Today’s post is written by Susan Bearman, a semi-finalist in the Write It Sideways regular contributor search. Thanks, Susan!
Are you a visual thinker?
Quick, take this test. Open a magazine to any page. What is the first thing you notice? If it’s an image or a splash of color, you are probably a visual thinker.
If, like me, it’s the words that catch your attention, then visualization is probably not your strong suit. I’ve always struggled with the physicality of my characters, particularly main characters.
When I do visualize my characters, they are often in silhouette or looking away from the reader. This happened with my main character (MC) in a middle grade manuscript. I knew his personality and could hear his voice, but the face was fuzzy. I thought this was evidence of my brilliance. “I want my readers to fill in the blanks and make him into the character they want to see.” My critique group strongly disagreed.
Perkins: “Among a set of characters marvelously palpable and vital — I would know Tom Buchanan if I met him on the street and would avoid him — Gatsby is somewhat vague. The reader’s eyes can never quite focus upon him, his outlines are dim.”
At first, Fitzgerald claimed the vagueness was intentional and that he planned to make it even more pronounced, but in a later letter to Perkins, he admitted:
“I myself didn’t know what Gatsby looked like or was engaged in and you felt it.”
If my literary hero did not have a clear initial picture of one of the most iconic characters in fiction, then perhaps I wasn’t a total loser after all. Sadly, the mighty Max Perkins passed away in 1947 and was unavailable for a consult. This meant I had to figure out how to visualize my MC on my own.
Bringing Characters into Focus
I began by turning back to magazines. This is a valid strategy for visual thinkers, but it didn’t work for me. I’m all about the words. So I put the magazines away and started a list of characteristics. Even though I couldn’t see his face, I found I did know a lot about my MC. I combed my draft, highlighting every description, starting with the obvious:
- Age. This is a biggie. Figure out your MC’s age first.
- Economic status. This will determine more about your character’s physical presence than you might think: clothing, hair (well coiffed or scruffy?), weight (is he over- or underfed?), and things like jewelry, tattoos or accessories.
- Ethnic background. This may be obvious, maybe not. Is your character adopted? Is one parent a tall African American and the other a short Italian immigrant? There are probably clues in your other characters that will help you visualize your MC.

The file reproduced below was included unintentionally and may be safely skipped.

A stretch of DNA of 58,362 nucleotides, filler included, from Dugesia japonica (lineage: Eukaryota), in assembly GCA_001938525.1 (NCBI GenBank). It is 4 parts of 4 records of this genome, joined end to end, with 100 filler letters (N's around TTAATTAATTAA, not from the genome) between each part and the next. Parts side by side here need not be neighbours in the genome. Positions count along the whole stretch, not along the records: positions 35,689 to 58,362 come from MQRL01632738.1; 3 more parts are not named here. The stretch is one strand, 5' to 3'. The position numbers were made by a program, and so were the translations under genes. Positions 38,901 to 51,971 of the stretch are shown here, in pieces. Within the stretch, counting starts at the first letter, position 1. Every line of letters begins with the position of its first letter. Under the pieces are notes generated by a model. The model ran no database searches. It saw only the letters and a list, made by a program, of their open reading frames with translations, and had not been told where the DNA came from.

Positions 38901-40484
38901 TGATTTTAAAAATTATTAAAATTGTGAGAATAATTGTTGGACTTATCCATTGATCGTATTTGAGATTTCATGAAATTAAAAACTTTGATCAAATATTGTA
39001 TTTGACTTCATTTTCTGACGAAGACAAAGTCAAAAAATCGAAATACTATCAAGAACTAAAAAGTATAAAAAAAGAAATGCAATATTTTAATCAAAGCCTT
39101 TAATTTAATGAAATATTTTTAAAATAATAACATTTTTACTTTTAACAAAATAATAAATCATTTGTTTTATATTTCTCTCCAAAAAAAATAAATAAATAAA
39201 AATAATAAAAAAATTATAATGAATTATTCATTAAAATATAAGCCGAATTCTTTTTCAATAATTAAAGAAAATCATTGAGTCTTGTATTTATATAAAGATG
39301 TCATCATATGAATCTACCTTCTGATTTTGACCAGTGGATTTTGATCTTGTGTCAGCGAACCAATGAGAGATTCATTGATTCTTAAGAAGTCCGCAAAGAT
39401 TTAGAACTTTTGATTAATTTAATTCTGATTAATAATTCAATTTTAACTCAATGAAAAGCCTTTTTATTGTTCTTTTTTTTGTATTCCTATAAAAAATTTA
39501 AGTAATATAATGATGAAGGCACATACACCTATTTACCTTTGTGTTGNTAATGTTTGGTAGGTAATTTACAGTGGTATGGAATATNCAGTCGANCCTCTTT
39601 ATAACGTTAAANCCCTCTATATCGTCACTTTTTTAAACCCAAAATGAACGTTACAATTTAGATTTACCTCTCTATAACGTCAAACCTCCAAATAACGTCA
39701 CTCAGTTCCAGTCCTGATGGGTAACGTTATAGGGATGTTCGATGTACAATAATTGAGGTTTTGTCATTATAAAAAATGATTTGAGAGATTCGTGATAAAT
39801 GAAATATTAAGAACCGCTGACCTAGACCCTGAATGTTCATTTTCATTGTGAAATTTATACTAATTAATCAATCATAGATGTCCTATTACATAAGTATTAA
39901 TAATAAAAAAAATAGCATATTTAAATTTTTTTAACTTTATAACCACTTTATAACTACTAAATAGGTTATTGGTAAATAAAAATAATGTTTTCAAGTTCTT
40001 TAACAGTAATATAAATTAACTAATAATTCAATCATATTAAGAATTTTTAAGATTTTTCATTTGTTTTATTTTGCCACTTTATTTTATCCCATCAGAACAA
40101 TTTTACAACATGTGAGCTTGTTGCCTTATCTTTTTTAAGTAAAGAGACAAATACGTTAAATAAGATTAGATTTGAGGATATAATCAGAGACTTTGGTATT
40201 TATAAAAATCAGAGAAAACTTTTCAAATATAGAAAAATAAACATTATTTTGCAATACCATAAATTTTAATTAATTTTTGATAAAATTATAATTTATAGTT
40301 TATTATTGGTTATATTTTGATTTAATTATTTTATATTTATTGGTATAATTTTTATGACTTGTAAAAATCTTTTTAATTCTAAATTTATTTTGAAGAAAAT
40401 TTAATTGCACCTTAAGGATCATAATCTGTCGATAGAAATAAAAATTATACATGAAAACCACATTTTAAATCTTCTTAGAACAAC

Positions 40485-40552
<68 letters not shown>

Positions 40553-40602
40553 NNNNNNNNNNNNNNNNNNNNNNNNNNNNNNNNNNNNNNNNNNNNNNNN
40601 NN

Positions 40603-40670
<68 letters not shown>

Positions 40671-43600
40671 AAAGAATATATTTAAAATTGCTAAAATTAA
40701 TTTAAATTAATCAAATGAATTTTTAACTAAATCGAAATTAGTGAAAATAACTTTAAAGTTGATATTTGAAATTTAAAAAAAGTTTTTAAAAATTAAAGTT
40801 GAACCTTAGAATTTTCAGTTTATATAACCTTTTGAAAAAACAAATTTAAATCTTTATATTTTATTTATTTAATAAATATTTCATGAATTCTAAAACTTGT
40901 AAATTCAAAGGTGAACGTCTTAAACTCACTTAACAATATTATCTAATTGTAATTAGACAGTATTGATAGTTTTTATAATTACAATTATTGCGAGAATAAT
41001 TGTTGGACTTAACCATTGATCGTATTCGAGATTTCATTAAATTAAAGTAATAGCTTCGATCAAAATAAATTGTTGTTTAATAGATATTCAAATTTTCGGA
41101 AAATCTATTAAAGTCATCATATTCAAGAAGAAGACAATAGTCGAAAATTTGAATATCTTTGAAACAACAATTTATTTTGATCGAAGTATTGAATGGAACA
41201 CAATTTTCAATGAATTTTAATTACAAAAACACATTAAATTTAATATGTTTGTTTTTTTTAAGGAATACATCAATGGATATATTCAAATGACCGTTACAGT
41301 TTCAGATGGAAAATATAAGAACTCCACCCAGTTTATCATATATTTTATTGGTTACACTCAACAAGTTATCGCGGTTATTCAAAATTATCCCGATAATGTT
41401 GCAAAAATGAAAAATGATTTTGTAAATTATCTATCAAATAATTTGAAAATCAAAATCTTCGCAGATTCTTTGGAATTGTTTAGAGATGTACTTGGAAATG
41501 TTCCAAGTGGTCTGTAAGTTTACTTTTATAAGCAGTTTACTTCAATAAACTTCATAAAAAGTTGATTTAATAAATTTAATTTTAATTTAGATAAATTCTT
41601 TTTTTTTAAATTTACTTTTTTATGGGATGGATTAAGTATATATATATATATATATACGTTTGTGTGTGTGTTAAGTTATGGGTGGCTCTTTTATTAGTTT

Once you have listed these general traits, look deeper. Go back and highlight the more subtle descriptors:
- Dreams and wants. For example, if your MC longs to play pro basketball, but his friends and family think that’s a ridiculous quest, then maybe he’s very short. Or one-legged. Or a girl.
- Hobbies and interests. Does your MC play the piano? Maybe she has long, elegant fingers. Or maybe she’s ham fisted. Sometimes an unconventional detail can add interest to a character. Take the expected and turn it inside out to draw something completely new.
- Internal dialogue. What does your character see when he looks in the mirror and is it different than what everyone else sees? This is probably the most challenging and interesting part of character description, and it takes a deft hand to merge the two images into a complete picture for the reader.
Don’t Over Identify
Most writers begin with a character that expresses some aspect of themselves. That’s OK in a first draft, but it’s important to divorce yourself from your MC, especially during revision.
The primary danger of over identification is that it makes you too cautious — you have to be willing to throw your MC under a train. It’s your job as a writer to insert obstacles, both mental and physical, that will challenge your character and up the ante in your plot. This is difficult to do if you and your character are too intertwined. Let him stand alone across the room from you, instead of by your side or in your shoes, and you will begin to get a clearer picture.
Pretend You are Barbara Walters
Put on your reporter’s cap and interview your MC. You can ask direct questions, like “What do you look like?” or adopt some of the strategies Barbara Walters uses, like: “If you were a tree, what kind of tree would you be?”
It’s not as ridiculous as it sounds. By letting your character tell you what kind of tree (or dog or car) she would be, you will get clues about her physical appearance. If my character told me she was a Ferrari, I would picture expensive clothes, well-manicured nails, and a sleek, taught body. If she said she was a Jeep, I would picture outdoorsy, no makeup, hiking boots and a good sun hat. If she told me she was a minivan, I would picture … never mind, I’m over identifying again.
Finally, I’d like to share one of my favorite tricks with you. Once you have done the preliminary work and made a good, sturdy list of descriptive words about your MC, do an internet search for modeling agencies.
Many sites (like this one) let you enter key words and will narrow hundreds of possible “actors” down to a few who might just look like the character you’ve been trying to describe. Save this step for last or you’ll get bogged down with too many possibilities.
If you have done your homework, a clear picture will emerge.
Editor’s note: What strategies do you use to bring your characters into focus?
Susan Bearman is a writing veteran of more than 20 years, working as a ghost writer, technical writer and business editor. She teaches writing and social media for writers, and her current works-in-progress include several picture books, a memoir and a mystery. You can read Susan on her own blog, Two Kinds of People, and weekly on the Garanimals Blog, and you can follow her on Twitter.